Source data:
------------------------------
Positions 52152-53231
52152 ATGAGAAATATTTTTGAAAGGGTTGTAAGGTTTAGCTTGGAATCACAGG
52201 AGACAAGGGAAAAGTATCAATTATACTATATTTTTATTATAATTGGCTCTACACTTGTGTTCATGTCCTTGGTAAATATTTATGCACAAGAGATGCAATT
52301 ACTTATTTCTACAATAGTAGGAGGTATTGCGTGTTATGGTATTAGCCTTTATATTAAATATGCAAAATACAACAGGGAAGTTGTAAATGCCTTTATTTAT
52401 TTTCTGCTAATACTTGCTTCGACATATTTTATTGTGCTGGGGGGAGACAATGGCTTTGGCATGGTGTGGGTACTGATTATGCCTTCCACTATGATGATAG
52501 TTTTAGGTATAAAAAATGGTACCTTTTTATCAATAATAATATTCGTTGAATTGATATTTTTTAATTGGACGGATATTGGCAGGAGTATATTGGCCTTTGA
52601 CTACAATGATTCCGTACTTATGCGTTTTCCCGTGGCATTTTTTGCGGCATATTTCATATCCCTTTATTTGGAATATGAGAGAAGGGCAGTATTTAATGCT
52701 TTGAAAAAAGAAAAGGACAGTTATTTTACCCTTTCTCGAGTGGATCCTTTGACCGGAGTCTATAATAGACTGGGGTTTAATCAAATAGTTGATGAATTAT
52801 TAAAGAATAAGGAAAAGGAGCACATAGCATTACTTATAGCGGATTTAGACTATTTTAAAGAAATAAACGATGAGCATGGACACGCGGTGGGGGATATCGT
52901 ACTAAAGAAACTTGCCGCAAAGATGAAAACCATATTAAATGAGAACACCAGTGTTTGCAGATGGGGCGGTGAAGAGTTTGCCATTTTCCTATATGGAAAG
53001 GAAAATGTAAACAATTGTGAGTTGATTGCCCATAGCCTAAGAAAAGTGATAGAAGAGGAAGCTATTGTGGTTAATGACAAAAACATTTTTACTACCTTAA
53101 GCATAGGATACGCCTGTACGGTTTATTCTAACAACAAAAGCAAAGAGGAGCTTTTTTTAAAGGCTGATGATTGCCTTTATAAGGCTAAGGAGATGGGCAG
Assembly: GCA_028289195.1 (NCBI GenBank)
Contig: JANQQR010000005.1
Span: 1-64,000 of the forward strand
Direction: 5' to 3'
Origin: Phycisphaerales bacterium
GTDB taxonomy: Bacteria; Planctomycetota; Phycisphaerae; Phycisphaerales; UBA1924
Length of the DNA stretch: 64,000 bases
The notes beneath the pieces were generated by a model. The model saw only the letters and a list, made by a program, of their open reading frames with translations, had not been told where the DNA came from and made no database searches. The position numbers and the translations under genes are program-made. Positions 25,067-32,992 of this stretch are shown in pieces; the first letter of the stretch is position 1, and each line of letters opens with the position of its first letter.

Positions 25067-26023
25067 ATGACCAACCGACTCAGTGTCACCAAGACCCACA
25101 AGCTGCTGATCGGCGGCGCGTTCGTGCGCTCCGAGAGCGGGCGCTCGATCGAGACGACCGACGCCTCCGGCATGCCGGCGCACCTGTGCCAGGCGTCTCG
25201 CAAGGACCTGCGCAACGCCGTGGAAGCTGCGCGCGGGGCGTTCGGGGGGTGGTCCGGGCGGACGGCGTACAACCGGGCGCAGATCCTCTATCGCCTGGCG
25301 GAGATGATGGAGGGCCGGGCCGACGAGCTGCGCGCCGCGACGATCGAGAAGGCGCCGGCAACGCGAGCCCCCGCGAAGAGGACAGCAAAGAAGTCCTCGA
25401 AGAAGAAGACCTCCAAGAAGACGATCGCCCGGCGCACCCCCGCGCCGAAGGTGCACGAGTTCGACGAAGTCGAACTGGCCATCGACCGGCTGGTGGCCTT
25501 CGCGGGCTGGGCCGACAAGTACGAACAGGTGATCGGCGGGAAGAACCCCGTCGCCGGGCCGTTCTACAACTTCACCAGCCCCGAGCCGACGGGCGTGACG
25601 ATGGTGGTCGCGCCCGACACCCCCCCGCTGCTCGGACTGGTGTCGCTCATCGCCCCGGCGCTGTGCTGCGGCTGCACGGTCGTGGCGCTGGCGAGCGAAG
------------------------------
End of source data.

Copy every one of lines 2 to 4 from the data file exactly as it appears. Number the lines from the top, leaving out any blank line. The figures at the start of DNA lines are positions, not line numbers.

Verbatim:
52152 ATGAGAAATATTTTTGAAAGGGTTGTAAGGTTTAGCTTGGAATCACAGG
52201 AGACAAGGGAAAAGTATCAATTATACTATATTTTTATTATAATTGGCTCTACACTTGTGTTCATGTCCTTGGTAAATATTTATGCACAAGAGATGCAATT
52301 ACTTATTTCTACAATAGTAGGAGGTATTGCGTGTTATGGTATTAGCCTTTATATTAAATATGCAAAATACAACAGGGAAGTTGTAAATGCCTTTATTTAT